Cathedral by Raymond Carver
J.P. and I are on the front porch at Frank Martin's drying-out facility. Like the rest of us at Frank Martin's, J.P. is first and foremost a drunk. But he's also a chimney sweep. It's his first time here, and he's scared. I've been here once before.
After living here for two years I have been trying to understand the American psyche by reading its literature. The project is not going well from a results standpoint but there is plenty of interesting stuff to consume.
Cathedral is a collection of twelve short stories from later on in Carver's life, after he was already famous. Each one (except for possibly the title story) is a finely realized but crushingly depressing slice of life featuring alcohol abuse, ill health, old age, poverty and more alcohol abuse.
The back of the book includes this quote from The Boston Globe:
Cathedral contains astonishing achievements, which bespeak a writer expanding his range and intentions
I am not sure I agreeespecially with the choice of using the word "bespeak", you are not impressing anyone, Boston Globe but Carver is a good writer. He has that economical, matter-of-fact way with words that a lot of great American writers haveand a lot of not so great writers attempt. Every paragraph reads like a little poem, and the stories flow into your brain like the scotch everyone is drinking.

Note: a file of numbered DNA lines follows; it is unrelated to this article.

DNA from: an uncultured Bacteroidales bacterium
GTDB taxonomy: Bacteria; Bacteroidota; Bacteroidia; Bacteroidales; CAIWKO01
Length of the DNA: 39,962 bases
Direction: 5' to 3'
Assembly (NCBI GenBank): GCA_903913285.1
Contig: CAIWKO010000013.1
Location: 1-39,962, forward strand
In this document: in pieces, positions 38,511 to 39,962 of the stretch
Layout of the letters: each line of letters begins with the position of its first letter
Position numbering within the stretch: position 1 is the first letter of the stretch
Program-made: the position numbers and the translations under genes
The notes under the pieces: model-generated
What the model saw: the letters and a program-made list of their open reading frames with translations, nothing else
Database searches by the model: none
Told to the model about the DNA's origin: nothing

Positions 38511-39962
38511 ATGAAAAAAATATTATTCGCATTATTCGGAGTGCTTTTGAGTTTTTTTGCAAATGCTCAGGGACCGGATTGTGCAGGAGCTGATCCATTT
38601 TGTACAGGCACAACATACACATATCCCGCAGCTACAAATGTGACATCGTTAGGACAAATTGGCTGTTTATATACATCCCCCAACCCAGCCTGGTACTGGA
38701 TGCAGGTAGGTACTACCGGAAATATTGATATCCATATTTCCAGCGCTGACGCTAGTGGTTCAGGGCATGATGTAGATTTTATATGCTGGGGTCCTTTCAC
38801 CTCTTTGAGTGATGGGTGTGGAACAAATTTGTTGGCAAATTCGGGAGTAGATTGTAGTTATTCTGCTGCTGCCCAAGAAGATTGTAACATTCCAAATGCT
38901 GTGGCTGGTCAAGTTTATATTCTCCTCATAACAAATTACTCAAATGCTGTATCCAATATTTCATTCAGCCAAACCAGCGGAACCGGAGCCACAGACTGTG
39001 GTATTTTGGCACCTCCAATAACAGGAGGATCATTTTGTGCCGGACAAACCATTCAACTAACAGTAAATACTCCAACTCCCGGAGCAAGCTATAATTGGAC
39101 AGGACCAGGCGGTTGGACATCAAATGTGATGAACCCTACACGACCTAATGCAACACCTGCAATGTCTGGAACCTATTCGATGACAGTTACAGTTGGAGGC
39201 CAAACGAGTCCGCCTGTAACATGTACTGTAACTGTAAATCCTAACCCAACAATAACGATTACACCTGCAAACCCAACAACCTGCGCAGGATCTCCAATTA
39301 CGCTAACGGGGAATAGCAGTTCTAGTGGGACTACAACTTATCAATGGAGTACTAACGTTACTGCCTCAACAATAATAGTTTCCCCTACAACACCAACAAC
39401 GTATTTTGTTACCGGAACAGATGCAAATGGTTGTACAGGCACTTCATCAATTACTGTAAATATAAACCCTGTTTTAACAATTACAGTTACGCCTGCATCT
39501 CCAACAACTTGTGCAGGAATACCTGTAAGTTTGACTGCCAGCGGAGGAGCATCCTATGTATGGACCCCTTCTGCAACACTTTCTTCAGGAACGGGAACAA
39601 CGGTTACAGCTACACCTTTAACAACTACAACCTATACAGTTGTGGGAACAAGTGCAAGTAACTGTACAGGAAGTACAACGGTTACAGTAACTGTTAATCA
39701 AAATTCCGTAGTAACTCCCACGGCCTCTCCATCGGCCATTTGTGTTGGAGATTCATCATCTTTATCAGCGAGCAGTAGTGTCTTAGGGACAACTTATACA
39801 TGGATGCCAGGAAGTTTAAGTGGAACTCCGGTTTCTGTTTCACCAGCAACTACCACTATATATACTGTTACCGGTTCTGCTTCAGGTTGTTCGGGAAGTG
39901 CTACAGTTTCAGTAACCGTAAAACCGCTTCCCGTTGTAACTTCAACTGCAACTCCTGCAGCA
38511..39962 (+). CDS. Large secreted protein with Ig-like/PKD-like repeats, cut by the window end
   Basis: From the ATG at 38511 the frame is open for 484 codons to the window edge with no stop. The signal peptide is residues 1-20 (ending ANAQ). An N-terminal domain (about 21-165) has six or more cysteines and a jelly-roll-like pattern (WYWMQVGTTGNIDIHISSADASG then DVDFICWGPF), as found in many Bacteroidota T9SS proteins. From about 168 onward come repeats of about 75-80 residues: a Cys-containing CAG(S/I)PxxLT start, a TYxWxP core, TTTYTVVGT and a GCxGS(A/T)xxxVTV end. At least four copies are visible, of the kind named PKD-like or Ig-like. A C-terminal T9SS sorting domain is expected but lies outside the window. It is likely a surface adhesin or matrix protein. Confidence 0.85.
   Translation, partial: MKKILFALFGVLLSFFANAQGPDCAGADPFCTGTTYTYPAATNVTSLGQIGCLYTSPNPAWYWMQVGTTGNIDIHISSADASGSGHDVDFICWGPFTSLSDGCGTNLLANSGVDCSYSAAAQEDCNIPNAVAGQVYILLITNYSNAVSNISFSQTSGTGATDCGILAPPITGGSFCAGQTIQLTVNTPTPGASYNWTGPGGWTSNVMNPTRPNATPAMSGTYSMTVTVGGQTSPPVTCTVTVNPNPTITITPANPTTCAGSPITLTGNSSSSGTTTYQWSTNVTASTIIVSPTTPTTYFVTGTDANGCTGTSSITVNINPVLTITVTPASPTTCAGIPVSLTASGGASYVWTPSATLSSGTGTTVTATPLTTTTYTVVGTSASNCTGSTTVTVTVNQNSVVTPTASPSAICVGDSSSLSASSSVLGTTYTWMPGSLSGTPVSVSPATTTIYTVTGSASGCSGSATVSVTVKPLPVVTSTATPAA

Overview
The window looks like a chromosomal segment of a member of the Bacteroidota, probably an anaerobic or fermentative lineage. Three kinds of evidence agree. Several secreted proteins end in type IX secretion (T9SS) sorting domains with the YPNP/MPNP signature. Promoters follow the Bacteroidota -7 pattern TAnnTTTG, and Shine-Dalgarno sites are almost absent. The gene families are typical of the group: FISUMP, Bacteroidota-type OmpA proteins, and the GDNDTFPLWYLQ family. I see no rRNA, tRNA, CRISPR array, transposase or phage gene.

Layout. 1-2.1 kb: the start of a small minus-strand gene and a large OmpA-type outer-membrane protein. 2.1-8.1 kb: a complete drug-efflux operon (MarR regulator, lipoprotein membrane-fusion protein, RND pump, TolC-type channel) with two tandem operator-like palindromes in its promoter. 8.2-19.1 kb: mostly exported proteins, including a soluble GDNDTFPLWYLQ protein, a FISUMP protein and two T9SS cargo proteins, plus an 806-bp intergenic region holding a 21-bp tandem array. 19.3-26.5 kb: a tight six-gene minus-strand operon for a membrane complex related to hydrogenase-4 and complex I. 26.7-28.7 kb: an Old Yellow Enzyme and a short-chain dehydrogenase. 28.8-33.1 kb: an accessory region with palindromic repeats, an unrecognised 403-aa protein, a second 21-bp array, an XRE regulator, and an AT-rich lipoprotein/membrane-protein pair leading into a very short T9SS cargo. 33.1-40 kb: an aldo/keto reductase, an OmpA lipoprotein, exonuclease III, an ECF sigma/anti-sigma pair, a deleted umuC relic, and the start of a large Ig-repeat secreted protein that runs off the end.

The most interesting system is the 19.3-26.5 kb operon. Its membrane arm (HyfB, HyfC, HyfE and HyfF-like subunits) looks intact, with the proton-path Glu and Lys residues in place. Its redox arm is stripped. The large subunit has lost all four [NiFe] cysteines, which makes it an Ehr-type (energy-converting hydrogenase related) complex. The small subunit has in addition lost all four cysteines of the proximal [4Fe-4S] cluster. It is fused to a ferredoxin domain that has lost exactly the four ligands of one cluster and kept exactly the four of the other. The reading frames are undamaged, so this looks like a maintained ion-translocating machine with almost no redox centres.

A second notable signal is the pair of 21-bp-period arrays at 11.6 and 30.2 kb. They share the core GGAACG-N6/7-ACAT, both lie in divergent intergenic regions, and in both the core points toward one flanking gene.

But reading twelve dismal stories in a row is a hard ask. Most have the common theme of alienation and self-destruction at their core, often the main character (or couple) starts at self-inflicted rock bottom, has a tiny sliver of good fortune that improves their lot before even that is snatched away in some mundane accident. The characters are vividly and sympathetically rendered, even the really wretched ones which makes their mistakes even harder take.
I am fine with dour, spare writing but I found myself struggling after half a dozen of such tales. Carver certainly found his niche. I suspect he was so popular in the literary circles that use words like "bespeak" because his stories grow out of the bedrock of 1950's Americanawhich might as well be the start of history as far as american culture is concerned but will an sour twist, as if all those people in the Norman Rockwell paintings were hiding crippling addiction and existential desperation behind their ruddy smiles. I imagine writing stories in the uneasy 80's about how things also sucked in your parent's heyday endeared Carver to a generation of literature students.
Carver's technique shines through the dourness but it is a hard slog. The titular story brings the collection to a close with a slightly more hopeful note but by that stage I was as crushed and defeated as most of Carver's characters.